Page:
If you've already installed Leopard, can't boot, and need to remove the haxies, restart into single user mode by holding down the Command and S keys simultaneously during startup. Next, enter the following commands, pressing return after each (as compiled by Apple Discussions poster Chris Mcculoh).

  • rm -rf /Library/Preference Panes/Application Enhancer.prefpane
  • rm -rf /Library/Frameworks/Application Enhancer.framework
  • rm -rf /System/Library/SystemConfiguration/Application Enhancer.bundle
  • rm -rf /Library/Preferences/com.unsanity.ape.plist

Reboot normally and check for proper startup.

Interestingly enough, since these haxies are stored at a system level, they would have been eliminated (and, in turn, the startup problem eliminated) by using an "Archive and Install" or "Erase and Install" rather than "Upgrade Install."

Other fixes

There are also a few other fixes that might not necessitate the aforementioned, most culled from our tutorial "Startup fails (particularly after a system or security update); solving". However, we have to stress this point: if something has gone wrong during the installation of Mac OS X 10.5 that's causing the startup issue, these fixes may be only temporary and you might encounter other problems later. The only surefire way eliminate such problems is to perform a re-install and select something other than "Upgrade Install.":

Disconnect external devices Try removing any FireWire, USB or other external peripherals then re-attempting startup.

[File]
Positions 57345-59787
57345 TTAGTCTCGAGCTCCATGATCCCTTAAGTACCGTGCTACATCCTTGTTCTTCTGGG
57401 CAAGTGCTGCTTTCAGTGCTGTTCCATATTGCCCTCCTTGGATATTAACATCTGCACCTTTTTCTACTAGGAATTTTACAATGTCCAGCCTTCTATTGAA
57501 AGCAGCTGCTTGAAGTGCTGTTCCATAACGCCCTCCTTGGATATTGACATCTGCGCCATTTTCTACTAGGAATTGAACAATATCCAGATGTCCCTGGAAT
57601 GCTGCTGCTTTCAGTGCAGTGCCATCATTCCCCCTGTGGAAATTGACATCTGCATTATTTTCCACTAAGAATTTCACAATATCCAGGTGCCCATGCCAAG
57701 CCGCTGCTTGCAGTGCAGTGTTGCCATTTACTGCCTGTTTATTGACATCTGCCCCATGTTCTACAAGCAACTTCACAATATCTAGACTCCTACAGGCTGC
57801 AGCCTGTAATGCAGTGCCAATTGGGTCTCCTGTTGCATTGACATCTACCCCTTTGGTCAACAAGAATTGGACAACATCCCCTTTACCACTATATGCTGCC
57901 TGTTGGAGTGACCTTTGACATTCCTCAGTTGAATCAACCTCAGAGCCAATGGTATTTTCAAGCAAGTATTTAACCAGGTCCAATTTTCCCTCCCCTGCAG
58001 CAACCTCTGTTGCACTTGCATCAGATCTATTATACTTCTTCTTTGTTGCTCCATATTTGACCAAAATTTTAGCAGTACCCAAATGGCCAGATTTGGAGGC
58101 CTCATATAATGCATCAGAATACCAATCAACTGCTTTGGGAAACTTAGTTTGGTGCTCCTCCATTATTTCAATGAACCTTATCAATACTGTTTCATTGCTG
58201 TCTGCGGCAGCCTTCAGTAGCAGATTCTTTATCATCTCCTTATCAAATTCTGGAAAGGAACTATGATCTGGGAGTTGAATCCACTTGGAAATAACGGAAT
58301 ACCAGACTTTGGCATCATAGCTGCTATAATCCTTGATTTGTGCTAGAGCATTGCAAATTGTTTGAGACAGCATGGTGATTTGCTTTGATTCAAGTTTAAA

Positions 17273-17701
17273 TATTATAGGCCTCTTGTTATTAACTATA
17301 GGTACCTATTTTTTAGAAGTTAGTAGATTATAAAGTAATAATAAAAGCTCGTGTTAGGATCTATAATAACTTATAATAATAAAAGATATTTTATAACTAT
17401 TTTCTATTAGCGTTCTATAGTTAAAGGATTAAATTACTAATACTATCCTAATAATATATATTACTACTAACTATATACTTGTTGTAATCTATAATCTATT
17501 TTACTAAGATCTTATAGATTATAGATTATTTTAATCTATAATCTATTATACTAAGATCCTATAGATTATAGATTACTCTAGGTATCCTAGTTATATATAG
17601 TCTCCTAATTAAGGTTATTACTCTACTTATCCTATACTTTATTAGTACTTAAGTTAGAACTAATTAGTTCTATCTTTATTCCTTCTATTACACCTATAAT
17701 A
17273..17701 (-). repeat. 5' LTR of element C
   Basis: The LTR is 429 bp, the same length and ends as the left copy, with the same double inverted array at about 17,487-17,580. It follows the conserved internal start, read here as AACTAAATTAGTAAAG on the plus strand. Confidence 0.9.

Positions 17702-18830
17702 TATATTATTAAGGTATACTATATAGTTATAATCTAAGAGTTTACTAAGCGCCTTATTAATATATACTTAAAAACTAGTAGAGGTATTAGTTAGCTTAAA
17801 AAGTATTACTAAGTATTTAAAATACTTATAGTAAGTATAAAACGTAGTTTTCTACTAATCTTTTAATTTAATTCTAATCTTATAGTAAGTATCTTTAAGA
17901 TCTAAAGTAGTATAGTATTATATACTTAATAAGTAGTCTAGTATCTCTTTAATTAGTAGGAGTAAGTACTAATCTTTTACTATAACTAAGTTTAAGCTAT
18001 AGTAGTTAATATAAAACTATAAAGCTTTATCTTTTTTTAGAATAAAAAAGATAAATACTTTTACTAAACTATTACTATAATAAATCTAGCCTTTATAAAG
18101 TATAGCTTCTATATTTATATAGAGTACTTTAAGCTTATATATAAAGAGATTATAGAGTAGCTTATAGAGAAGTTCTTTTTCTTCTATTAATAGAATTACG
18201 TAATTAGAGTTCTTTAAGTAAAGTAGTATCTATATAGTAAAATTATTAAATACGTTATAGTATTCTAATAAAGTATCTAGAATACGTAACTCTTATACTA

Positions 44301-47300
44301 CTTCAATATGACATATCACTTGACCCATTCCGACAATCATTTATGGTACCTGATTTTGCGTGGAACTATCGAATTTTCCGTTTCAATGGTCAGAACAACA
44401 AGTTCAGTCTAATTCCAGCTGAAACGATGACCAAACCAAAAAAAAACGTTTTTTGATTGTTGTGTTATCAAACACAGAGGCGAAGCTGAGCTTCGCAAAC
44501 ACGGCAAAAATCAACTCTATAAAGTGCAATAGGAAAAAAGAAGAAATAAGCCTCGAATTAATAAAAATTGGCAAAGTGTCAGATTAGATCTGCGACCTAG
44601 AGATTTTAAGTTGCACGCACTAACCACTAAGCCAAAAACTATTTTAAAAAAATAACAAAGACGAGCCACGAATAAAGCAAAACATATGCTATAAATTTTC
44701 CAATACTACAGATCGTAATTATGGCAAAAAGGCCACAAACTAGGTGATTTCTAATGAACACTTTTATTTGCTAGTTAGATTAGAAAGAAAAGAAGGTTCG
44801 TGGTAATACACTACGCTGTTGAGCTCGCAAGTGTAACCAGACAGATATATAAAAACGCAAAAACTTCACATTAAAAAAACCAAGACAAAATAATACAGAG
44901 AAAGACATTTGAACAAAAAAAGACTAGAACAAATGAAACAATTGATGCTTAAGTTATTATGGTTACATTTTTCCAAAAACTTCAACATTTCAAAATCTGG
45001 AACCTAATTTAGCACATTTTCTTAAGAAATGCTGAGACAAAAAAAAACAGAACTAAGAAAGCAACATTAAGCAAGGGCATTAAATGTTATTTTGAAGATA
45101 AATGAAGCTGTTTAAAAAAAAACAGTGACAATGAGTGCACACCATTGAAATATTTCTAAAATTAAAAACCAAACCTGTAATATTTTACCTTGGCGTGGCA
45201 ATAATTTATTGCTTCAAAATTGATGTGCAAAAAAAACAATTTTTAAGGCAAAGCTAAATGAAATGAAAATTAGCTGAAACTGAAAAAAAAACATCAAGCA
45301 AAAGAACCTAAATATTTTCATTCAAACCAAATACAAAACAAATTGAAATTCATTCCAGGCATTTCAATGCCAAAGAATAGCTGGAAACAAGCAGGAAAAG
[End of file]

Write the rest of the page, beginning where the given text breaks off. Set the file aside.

Take this Apple Discussions poster:

"I had heaps of stuff connected to my laptop, I disconnected this before I restarted and this seemed to help."

Or this one (with a slightly different issue, in that Leopard wouldn't complete its installation):

"I had the 10.5 install hang midway thru the 'Installing' screen on my trust old mac mini. It didn't move for about an hour so I hit the power off and disconnected all additional devices (2 x LaCie HDDS, EyeTV box, Apple TV) and changed from wireless mouse to wired. So far so good - the install has now proceeded way beyond where it was and tells me I have 15 mins left (the estimates that the install for time to complete are way out btw)."

Boot in Safe mode Try starting in Safe mode (hold the "Shift" key while you startup), then delete some cache and .plist files to make sure their corruption isn't at fault. Since many tools for doing this haven't been updated for Leopard, there is a manual process which involves dragging the following files to the trash:

  • com.apple.kernelcaches (a folder in /System/Library/Caches)
  • Extensions.kextcache (a file in /System/Library)
  • Extensions.mkext (a file in /System/Library/)
  • com.apple.ATS (a folder in /Library/Caches/)
  • com.apple.loginwindow.plist (a file in /Library/Preferences/)
  • Files that start with com.apple.LaunchServices (in /Library/Caches)

You will be prompted to enter your administrator password when dragging these files to the trash. You may need to restart after moving them to the trash.

Next, go to the Accounts pane of System Preferences and click the "Login Items" tab. Select all the login items and click Remove, then restart. Also, check the /Library/StartupItems and /System/Library/StartupItems folders and remove any third-party items.

Finally, look in the folder /System/Library/Extensions for any third-party kernel extensions (files that end in .kext). Remove the kernel extensions and check for persistence of the issue.

Feedback? Late-breakers@macfixit.com.

Resources
  • previously recommended
  • noted
  • Apple Discussions thread
  • article
  • Chris Mcculoh
  • "Startup fails (particularly after a system or security update); solving"
  • Late-breakers@macfixit.com
  • More from Late-Breakers
  •  

    Join the discussion

    Conversation powered by Livefyre

    Don't Miss
    Hot Products
    Trending on CNET

    HOT ON CNET

    Up for a challenge?

    Put yourself to the real tech test by building your own virtual-reality headset with a few household items.